Chatham Book Society was founded in 1883 and the first meeting was held at the Dover Castle Inn.  Meetings of the Society were held there each week until the disasterous fire that occured on the night of the 4th November 1920 when the Inn together with all our records was totally destroyed. Details were recorded by the local newspaper and you can read the report of the fire in the Dover Castle page. This report indicates that the Records of the Society were found the next morning, although the Hon. Secretary at that time clearly states that they were destroyed. If you have any knowledge of the whereabouts of the original records we would be pleased to hear about it.

The Secretary at that time was Charles W. Fiske and he had the forethought in 1921 to write "A Retrospect" of the history of the Society as best as contemporary memory allowed. Fortunately, the original letter calling the first meeting of the Society survived and is held in our archives 

The following is a transcript of notes written by the then Hon. Secretary, Charles Fiske in the Minute Book written after the fire at the Dover Castle.

"A Retrospect"

The commencement of these Minutes marks a definite point in the life of the Chatham Book Society; lest there be a tendency to forget the early history; the following interesting facts are penned for the information of latter-day members.

On the 4th November 1920, our headquarters at The Dover Castle was completely destroyed by fire and the whole of our property (including 250 volumes) was lost.  The destruction of the old minute book containing the names of every member since the birth of the Society, and a complete record of early happenings was our greatest loss.

Foundation.  The Society was founded in 1883 and the first meeting was held on the 4th October 1883 at the Dover Castle; weekly meetings were held at this place until the fire on the 4th November 1920.  The letter calling the first meeting and signed by the first Secretary, Mr. C.P. Hackett has fortunately been saved and is attached hereto.  Amongst the founders mentioned were:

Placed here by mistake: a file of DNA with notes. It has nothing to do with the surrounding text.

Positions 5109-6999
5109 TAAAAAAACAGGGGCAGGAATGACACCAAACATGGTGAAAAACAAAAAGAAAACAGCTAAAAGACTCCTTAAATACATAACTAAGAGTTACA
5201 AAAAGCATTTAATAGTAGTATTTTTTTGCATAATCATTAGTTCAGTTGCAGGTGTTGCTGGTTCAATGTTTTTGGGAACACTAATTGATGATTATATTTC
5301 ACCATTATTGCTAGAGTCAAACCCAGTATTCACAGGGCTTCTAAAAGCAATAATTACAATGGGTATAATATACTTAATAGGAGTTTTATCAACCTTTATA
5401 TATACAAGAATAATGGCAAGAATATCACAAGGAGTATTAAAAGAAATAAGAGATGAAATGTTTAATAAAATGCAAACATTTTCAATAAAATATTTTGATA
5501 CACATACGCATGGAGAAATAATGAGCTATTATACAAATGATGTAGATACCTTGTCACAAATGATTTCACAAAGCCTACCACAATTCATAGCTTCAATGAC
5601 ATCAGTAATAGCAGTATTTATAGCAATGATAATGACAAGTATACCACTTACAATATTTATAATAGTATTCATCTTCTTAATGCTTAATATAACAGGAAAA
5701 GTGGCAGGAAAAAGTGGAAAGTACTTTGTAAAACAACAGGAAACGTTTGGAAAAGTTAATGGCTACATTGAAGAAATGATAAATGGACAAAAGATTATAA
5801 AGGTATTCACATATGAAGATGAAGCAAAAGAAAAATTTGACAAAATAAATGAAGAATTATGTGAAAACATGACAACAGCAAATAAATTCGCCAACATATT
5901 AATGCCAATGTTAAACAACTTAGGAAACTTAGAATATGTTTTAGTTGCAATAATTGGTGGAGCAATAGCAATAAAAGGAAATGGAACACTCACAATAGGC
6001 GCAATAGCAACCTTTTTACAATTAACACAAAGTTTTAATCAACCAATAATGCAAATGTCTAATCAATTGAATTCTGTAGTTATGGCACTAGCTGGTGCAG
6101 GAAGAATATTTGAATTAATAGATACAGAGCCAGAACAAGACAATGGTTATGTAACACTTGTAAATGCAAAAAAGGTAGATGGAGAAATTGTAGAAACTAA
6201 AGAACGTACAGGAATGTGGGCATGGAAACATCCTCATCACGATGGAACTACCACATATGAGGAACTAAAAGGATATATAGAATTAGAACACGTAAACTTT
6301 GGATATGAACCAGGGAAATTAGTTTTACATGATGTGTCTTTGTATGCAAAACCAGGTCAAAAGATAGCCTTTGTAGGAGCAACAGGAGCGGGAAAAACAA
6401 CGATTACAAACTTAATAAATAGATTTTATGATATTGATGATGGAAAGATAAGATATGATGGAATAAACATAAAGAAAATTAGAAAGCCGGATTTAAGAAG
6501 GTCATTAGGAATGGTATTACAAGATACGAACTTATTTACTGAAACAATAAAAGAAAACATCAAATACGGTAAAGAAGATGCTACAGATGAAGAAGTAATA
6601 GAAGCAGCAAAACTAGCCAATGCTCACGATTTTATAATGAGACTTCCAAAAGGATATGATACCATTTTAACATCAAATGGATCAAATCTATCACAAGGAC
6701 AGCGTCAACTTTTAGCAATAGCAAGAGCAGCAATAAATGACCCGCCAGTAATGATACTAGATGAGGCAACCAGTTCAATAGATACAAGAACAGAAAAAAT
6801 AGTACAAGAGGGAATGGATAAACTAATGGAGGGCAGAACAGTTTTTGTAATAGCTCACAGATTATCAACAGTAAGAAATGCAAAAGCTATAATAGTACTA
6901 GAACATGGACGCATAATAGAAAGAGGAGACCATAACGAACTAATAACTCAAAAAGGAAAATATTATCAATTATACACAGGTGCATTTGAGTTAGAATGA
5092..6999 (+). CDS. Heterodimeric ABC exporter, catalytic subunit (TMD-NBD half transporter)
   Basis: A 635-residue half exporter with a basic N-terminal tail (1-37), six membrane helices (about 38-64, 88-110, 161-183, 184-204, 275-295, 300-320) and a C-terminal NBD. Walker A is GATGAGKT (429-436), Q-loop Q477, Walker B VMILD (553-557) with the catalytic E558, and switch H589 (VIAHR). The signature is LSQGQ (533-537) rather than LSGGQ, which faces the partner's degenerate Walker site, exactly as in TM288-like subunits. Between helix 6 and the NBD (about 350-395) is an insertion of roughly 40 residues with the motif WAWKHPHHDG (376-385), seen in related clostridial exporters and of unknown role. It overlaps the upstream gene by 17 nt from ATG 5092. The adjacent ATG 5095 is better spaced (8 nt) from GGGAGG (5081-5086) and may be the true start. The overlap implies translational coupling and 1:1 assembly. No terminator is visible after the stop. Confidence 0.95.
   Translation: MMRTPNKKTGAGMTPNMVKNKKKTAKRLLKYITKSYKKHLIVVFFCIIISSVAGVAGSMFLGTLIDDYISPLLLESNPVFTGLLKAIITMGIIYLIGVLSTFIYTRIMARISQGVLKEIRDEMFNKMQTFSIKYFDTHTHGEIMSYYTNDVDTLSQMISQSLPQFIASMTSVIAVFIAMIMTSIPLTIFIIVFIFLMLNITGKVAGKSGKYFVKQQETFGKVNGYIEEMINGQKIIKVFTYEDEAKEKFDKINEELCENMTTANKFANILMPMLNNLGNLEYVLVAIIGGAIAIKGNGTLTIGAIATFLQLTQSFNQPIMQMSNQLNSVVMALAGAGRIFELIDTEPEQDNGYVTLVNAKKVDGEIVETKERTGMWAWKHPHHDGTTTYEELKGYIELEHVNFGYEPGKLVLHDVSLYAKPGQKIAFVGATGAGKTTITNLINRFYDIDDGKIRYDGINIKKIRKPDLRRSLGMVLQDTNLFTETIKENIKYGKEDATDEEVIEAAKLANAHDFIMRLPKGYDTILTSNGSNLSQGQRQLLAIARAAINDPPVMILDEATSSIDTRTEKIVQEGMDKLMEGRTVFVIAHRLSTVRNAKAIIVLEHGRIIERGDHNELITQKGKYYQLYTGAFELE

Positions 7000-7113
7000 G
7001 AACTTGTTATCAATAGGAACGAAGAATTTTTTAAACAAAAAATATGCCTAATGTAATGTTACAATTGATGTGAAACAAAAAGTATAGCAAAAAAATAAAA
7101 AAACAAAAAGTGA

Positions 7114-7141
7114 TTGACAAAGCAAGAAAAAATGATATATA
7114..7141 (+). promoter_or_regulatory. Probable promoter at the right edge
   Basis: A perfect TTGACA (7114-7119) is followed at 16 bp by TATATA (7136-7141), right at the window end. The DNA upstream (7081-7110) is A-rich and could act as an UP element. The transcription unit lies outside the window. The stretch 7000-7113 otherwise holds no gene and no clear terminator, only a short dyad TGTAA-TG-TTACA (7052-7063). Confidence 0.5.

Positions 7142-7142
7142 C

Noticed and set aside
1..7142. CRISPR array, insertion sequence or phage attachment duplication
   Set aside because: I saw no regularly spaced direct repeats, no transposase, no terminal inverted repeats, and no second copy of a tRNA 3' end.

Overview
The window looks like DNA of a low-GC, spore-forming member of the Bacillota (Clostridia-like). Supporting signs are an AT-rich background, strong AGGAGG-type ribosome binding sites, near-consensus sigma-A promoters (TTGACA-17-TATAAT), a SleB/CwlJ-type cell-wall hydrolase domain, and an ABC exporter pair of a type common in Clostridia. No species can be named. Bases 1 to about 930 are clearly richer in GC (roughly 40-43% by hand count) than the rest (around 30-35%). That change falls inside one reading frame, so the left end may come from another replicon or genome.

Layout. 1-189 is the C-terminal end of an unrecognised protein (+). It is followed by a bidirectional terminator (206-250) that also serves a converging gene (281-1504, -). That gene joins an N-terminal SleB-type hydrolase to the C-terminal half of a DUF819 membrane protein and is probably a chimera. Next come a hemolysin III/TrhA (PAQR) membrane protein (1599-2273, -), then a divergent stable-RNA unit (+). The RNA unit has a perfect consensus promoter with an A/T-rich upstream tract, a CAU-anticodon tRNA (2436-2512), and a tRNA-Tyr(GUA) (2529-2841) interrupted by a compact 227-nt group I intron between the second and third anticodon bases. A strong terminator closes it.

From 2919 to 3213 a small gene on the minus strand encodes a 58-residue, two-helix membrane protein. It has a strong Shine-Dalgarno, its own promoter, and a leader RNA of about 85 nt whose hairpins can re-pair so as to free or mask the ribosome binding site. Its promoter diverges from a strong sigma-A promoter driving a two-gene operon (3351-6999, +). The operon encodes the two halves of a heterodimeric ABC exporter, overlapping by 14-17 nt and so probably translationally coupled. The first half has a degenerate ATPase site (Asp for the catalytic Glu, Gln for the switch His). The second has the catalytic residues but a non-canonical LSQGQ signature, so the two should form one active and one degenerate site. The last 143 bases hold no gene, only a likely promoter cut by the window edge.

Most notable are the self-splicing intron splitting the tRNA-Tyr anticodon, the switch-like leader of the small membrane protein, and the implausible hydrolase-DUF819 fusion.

Messsrs. J. Bathurst, M. Budden, J. Coulter, J. Foord, J. Gifkins, A. Gammon, W. Johnson, S. Senior, W. Savage, T. Mason & Andrews.

Purpose.  It was apparently the custom for many of the above named gentlemen to take country walks together to Gads Hill and Cobham during the summer months.  In the winter it was desired to maintain in some form this companionship and the outcome was the Chatham Book Society.

Amongst the early members may be noted:

Messrs. H.G. Allen, G. Bond, C. Way, Rev. W.W. Driver, A. Way, J. Aldridge, Beyfield, J. Albert, Trickford, F. Hutton, W.K. Heam, Major Tyler, A. Hastings, H. Lawrence, A.H. Lawrence, E.T. Richardson, W. Wildish, J.J. Broad, H. Barnes, H. Williamson , C.P. Hackett and E. Gill.

Character.  At the first Meeting, definite Rules were drawn up and their character has no doubt been the secret of the extraordinary success of the Society. All subjects of a controversial nature and which may be grouped under such headings as politics and religion were rigidly excluded; although all shades of political opinion and religious thought have been represented in the Society, the wisdom of this course has been apparent as no instance of broken friendship can be traced to membership of the Society.  It has remained from its first meeting essentially social in its character; every member has always considered it a personal duty to maintain and if possible enhance that espirit de corps which stamps the highest hallmark of good fellowship.  Ome of the greatest has been the stability of membership; indeed this has been its greatest charm and hasd contributed in no small degree to the continued success.  Quite half of the present members can claim association with the Society of over 12 years.  The membership of the following members is worthy of record:

E. Nicholson  elected 1895,  A. Richardson elected 1896,  S. Tyler elected 1900 , A.S. Filley  elected 1900
A. Bathurst elected 1900,  A. Martin elected 1901,  E. Rye elected 1902 ,   J. Chater elected 1903,  C.W. Fiske elected 1905,  P. Broad  elected 1905,  E. Hawkes elected 1908.

General Remarks. The establishment has always been limited to 30 members, but there has invariably been a list of candidates awaiting election.

Many Societies, framed on the lines of Chatham Book Society have been formed in the district since 1883, but most of them have ceased to exist: a silent tribute to the charm of good fellowship which is our greatest asset and strength.  They apparently lacked that companionship which was the initial factor of our foundation.  The following gentlemen have been in succession Chairman, Arthur Gammon, George Bond and Arthur Way. The present Chairman is Albert Richardson and Vice-Chairman Edwin Nicholson and Hon. Secretaries have been C.P. Hackett, T. Crockford, A. Hastings, H. Laurence.  At present in Office A.H. Filley and C.W. Fiske.